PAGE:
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Army Chief In UAE: Focus On India’s Security Stakes And Role

NEW DELHI: India’s latest round of Gulf diplomacy is being driven by three high-profile visits: Gen. M.M. Naravane will be the first army chief to visit the United Arab Emirates (UAE) on Wednesday. Later this month, External Affairs Minister S Jaishankar will be in Qatar and Kuwait, while his deputy V. Muraleedharan will hold discussions in Oman. Of the latter two visits, more later.

Gen. Naravane’s visit to the UAE comes at a time when the Gulf is in flux. Joe Biden’s election could see the restoration of the nuclear deal with Iran but how, in what manner and will Tehran agree if the U.S. adds further conditions, is not clear. Add to that the fact that some Gulf states have recognized Israel.

Does India have a role in this region as a potential contributor to its security? It would seem so given the prevailing vacuum with the slow decline of Pax Americana. But what does India get? The army chief’s visit may clear some of the fog and help this country think through what it is prepared to do and how.

“One point may not have been lost in the defence ministries of either country,” says former diplomat Mahesh Sachdev, who served in Riyadh and Jeddah and also headed the Gulf division in the External Affairs Ministry, “that there already exists a level of interoperability given some common equipment used by India and the UAE military. UAE officers regularly attend India’s National Defence College. There are annual air and naval exercises.”

The visit will help Gen. Naravane understand the capabilities of the Emirati military, which although small appears to have performed well in Yemen (the U.S. described them as “Little Sparta”, a reference to the fighting spirit of the ancient city state in Greece). Although the UAE withdrew its military from Yemen last October, it has left in place a large trained and armed proxy force called the Southern Transition Council (STC) to protect its political and commercial interests. It underscores the UAE’s expanding geopolitical ambitions which have created new facts on the ground.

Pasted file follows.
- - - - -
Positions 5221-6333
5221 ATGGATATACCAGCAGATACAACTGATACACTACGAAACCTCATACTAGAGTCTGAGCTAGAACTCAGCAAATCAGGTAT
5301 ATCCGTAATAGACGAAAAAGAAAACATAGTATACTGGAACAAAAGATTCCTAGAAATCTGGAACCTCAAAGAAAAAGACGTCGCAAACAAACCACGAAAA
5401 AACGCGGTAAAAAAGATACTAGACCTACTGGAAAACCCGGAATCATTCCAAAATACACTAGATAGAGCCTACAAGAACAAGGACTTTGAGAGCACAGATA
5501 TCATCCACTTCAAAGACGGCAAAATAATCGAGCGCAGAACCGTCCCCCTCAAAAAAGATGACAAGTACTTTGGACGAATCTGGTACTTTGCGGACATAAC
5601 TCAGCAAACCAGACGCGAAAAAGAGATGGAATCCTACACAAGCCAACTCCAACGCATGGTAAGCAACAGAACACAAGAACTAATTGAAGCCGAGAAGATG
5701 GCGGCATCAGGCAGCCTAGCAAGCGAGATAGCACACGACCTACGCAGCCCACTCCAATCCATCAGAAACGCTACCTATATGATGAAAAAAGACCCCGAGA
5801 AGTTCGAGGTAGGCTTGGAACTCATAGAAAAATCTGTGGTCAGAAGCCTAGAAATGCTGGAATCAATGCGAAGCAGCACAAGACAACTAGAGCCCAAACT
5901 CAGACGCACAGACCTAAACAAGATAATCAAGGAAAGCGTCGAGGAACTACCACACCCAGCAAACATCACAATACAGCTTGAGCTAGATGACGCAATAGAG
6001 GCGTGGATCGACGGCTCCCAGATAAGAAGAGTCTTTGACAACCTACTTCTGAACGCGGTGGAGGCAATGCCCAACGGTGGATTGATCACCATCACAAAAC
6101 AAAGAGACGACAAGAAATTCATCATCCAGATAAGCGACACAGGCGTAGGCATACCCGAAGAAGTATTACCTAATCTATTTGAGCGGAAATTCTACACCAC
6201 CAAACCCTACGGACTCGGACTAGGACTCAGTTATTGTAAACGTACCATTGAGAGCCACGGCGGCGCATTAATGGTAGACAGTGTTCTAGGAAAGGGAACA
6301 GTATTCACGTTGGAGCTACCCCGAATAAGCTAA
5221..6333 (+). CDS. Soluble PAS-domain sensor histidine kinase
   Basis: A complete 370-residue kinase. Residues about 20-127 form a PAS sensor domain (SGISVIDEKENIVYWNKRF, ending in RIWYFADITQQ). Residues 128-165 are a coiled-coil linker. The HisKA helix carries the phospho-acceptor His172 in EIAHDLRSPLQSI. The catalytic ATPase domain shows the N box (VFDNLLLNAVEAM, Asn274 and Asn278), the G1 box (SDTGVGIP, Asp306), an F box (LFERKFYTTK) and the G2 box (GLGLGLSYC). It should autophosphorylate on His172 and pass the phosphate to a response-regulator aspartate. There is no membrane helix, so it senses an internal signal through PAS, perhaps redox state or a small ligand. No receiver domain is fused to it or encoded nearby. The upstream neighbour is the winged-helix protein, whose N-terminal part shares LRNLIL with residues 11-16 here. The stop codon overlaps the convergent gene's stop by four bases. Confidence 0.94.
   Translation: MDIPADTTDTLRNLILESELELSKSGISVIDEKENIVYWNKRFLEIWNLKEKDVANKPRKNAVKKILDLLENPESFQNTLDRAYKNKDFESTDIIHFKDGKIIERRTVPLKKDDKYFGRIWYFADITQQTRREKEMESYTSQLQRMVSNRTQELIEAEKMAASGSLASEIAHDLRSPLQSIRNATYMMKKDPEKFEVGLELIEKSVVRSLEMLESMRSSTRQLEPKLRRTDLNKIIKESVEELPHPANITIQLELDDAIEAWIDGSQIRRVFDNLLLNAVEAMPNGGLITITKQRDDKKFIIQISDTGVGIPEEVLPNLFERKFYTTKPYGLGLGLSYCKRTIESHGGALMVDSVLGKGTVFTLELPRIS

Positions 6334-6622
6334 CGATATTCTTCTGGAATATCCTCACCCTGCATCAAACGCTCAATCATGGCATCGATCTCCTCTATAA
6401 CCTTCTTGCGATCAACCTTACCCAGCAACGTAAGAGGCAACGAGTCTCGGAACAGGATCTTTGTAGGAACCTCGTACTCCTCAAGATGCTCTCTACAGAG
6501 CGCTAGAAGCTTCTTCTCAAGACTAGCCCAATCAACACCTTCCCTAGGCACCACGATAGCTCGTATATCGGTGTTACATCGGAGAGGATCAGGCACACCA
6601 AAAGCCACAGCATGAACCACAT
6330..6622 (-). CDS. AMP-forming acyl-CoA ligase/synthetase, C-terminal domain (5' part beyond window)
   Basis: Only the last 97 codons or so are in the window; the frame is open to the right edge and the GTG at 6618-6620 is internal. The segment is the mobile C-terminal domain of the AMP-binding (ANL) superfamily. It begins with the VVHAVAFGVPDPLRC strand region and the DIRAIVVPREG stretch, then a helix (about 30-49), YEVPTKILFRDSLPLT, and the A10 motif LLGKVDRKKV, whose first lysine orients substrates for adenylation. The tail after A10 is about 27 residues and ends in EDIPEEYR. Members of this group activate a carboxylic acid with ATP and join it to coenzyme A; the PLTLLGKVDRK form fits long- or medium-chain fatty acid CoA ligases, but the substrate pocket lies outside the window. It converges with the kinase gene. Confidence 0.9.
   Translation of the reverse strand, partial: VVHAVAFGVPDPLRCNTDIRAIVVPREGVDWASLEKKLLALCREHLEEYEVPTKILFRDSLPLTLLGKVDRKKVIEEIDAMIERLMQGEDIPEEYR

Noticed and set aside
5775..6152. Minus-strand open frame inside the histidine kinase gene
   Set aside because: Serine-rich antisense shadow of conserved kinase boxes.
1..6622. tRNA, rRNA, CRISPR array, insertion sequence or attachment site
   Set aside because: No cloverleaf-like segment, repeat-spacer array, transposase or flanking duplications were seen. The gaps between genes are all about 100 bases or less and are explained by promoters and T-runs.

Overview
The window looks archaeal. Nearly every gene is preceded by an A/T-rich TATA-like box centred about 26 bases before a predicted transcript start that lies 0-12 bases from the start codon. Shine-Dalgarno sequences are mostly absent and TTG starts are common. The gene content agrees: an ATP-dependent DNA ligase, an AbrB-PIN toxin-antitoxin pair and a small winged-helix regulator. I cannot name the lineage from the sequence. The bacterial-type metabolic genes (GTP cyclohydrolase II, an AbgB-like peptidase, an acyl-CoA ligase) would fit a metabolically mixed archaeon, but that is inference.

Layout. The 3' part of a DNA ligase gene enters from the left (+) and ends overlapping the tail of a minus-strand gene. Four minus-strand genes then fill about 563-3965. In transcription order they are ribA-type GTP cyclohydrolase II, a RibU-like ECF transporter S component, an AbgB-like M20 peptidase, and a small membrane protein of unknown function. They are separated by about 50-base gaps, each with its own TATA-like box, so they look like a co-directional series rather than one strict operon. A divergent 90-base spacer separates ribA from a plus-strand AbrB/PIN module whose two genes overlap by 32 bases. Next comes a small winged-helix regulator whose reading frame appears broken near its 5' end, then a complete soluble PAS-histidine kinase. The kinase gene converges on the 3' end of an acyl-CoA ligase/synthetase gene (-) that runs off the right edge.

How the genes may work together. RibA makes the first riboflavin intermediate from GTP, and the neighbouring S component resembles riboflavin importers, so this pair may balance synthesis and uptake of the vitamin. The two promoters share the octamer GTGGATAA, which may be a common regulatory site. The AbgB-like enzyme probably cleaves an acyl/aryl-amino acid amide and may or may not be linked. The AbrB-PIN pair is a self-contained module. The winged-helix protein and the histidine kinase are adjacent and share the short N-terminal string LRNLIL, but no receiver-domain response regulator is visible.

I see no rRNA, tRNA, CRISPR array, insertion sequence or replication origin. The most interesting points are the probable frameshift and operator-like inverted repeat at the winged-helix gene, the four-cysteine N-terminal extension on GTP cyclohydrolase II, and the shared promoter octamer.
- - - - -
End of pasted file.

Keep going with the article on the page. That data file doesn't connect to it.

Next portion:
The STC controls south Yemen including the crucial port of Aden at the mouth of the Red Sea. It dominates in the island of Socotra about 400 km to the south, in the western Arabian Sea. Directly across is Djibouti where the UAE and Saudi Arabia reportedly have permission to operate from. There are also reports that the Emiratis have military facilities in Somalia on the Horn of Africa and Eritrea on the Red Sea although these are often projected as a civilian element here in the form of Dubai Ports World.

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This vast expanse of water is of strategic import since Gulf oil moves through these sea lanes to Europe. In that sense, the UAE is a security guarantor in this part of the world.

The UAE is also active in civil-war-torn Libya, working with the rebel Gen. Khalifa Haftar against the UN-recognised government in Tripoli. “Is it helping to stabilize the situation? Has it helped defeat or given new life to extremist Islamic groups? Most important, what’s the end game,” asks Sachdev.

Should India get involved and what are the implications of such involvement. It would need a clear strategic vision, a clear doctrine, and India needs to ask itself one question: can the UAE and India work together?

As Gen. Naravane will visit Saudi Arabia during the second leg of his tour, he would be able to develop an understanding of the subtle differences that underlie the Saudi and Emirati positions on a number of issues. In Yemen for instance, the Emiratis appear to have lately pursued their own agenda. They recognized Israel while the Saudis have, at least publicly, stuck to the traditional Arab position.

Most interesting is the UAE opposition to political Islam which has bred monsters like Al Qaeda and the Islamic State. It also helps explain the deportation to India of terrorist fugitives wanted for various crimes and acts of violence and the visa ban on some Islamic countries including Pakistan.

More than anything, the army chief’s visit will drive home the context in which the broader security relationship with the UAE will have to evolve: three million Indian citizens living in the UAE; $60 billion in trade; two-thirds of India’s crude oil comes from here. Given that our stakes have never been higher, India needs to dovetail its security interests with this larger geo-economic synergy. A defence and security dialogue will help clarify how these vital national security interests can be secured.